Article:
The CBOE Vix Index is in positive territory on Friday morning as shares in the S&P 500 Index move slightly lower. Currently the VIX is up roughly 2.75% on the session at 13.16 as of 11:35 am ET. Earlier in the session big prints in October expiry call options caught our attention as one large options market participants appears to have purchased roughly 106,000 of the Oct 22.0 strike calls for a premium of around $0.45 each. The VIX has not topped 22.0 since the end of 2012, but it would not take such a dramatic move in the spot index in order to lift premium on the contracts. The far out-of-the-money calls would likely increase in value in the event that S&P500 Index stocks slip in the near term. The VIX traded up to a 52-week high of 21.48 back in February. Next week’s release of the FOMC meeting minutes f...



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Digital Currencies

Making Sense of Bitcoin

Making Sense of Bitcoin

By James Black at International Man

Despite the various opinions on Bitcoin, there is no question as to its ultimate value: its ability to bypass government restrictions, including economic embargoes and capital controls, to transmit quasi-anonymous money to anyone anywhere.

Opinions differ as to what constitutes "money."

The English word "money" derives from the Latin word "moneta," which means to "mint." Historically, "money" was minted in the form of precious metals, most notably gold and silver. Minted metal was considered "money" because it possessed luster, was scarce, and had perceive...



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Market Shadows

Helen Davis Chaitman Reviews In Bed with Wall Street.

Author Helen Davis Chaitman is a nationally recognized litigator with a diverse trial practice in the areas of lender liability, bankruptcy, bank fraud, RICO, professional malpractice, trusts and estates, and white collar defense. In 1995, Ms. Chaitman was named one of the nation's top ten litigators by the National Law Journal for a jury verdict she obtained in an accountants' malpractice case. Ms. Chaitman is the author of The Law of Lender Liability (Warren, Gorham & Lamont 1990)... Since early 2009, Ms. Chaitman has been an outspoken advocate for investors in Bernard L. Madoff Investment Securities LLC (more here).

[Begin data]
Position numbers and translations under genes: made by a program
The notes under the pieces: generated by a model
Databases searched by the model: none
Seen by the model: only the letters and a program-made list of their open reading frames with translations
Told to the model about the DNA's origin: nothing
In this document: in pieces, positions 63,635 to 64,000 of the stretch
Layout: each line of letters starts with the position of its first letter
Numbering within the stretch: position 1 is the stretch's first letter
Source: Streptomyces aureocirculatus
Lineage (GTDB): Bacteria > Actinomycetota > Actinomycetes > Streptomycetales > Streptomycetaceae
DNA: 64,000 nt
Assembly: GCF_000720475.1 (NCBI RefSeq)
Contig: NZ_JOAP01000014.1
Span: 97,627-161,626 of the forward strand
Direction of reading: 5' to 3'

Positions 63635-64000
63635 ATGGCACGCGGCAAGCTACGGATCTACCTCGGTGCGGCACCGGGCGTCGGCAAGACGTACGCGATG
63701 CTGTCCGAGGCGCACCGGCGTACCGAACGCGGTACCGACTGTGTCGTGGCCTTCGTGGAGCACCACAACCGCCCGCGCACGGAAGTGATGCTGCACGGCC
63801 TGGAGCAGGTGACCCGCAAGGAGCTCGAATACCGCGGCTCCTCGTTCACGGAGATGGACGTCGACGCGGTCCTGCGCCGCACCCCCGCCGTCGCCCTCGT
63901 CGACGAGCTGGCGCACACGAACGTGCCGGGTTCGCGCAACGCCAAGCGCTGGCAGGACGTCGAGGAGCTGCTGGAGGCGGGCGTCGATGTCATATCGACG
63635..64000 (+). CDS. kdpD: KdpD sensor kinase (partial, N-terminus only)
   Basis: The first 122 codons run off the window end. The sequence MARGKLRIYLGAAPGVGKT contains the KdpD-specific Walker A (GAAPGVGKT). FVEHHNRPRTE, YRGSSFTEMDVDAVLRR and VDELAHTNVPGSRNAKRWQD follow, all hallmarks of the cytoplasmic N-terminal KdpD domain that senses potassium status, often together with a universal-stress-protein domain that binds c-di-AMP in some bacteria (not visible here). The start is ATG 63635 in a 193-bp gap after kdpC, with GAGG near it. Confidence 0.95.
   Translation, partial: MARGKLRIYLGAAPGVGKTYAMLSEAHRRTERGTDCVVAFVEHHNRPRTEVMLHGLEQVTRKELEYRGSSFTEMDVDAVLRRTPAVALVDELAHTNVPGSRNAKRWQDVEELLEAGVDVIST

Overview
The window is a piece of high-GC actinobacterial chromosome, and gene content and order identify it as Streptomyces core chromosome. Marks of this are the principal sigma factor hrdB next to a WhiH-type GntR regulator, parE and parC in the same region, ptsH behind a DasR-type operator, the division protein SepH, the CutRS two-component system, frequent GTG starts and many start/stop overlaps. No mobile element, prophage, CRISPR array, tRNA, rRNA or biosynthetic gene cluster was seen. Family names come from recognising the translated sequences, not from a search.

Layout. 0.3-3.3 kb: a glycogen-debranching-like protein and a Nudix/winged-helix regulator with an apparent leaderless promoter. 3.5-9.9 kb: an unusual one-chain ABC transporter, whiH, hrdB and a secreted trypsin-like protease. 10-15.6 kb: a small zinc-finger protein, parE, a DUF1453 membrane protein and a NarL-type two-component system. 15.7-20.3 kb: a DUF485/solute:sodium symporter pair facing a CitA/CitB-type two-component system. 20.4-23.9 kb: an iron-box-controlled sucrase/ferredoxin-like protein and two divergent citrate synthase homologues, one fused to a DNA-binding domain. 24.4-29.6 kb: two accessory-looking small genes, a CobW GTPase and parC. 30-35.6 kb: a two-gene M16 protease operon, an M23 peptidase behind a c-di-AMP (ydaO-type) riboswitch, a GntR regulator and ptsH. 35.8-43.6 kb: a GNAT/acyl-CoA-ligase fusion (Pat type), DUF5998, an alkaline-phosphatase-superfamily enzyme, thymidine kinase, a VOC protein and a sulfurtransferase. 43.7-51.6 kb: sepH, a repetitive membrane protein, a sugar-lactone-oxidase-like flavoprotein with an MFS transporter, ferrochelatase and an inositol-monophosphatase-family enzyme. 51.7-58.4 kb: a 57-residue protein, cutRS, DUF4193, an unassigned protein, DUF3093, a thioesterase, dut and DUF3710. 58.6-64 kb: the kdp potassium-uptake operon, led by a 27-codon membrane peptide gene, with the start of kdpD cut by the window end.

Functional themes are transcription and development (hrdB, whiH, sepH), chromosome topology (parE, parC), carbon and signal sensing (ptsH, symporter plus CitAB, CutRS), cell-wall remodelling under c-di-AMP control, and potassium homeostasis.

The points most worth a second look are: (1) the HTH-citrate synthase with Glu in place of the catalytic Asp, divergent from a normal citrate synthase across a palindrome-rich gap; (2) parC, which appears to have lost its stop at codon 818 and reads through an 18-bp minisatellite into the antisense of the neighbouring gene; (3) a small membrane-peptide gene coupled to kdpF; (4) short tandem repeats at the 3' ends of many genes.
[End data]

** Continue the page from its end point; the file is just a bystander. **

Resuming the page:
Helen Davis Chaitman Reviews In Bed with Wall Street. 

By Helen Davis Chaitman   

I confess: Larry D...



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Pharmboy

Biotechs & Bubbles

Reminder: Pharmboy is available to chat with Members, comments are found below each post.

Well PSW Subscribers....I am still here, barely.  From my last post a few months ago to now, nothing has changed much, but there are a few bargins out there that as investors, should be put on the watch list (again) and if so desired....buy a small amount.

First, the media is on a tear against biotechs/pharma, ripping companies for their drug prices.  Gilead's HepC drug, Sovaldi, is priced at $84K for the 12-week treatment.  Pundits were screaming bloody murder that it was a total rip off, but when one investigates the other drugs out there, and the consequences of not taking Sovaldi vs. another drug combinations, then things become clearer.  For instance, Olysio (JNJ) is about $66,000 for a 12-week treatment, but is approved for fewer types of patients AND...



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FeedTheBull - Top Stock market and Finance Sites



About Phil:

Philip R. Davis is a founder Phil's Stock World, a stock and options trading site that teaches the art of options trading to newcomers and devises advanced strategies for expert traders...

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About Ilene:

Ilene is editor and affiliate program coordinator for PSW. She manages the site market shadows, archives, more. Contact Ilene to learn about our affiliate and content sharing programs.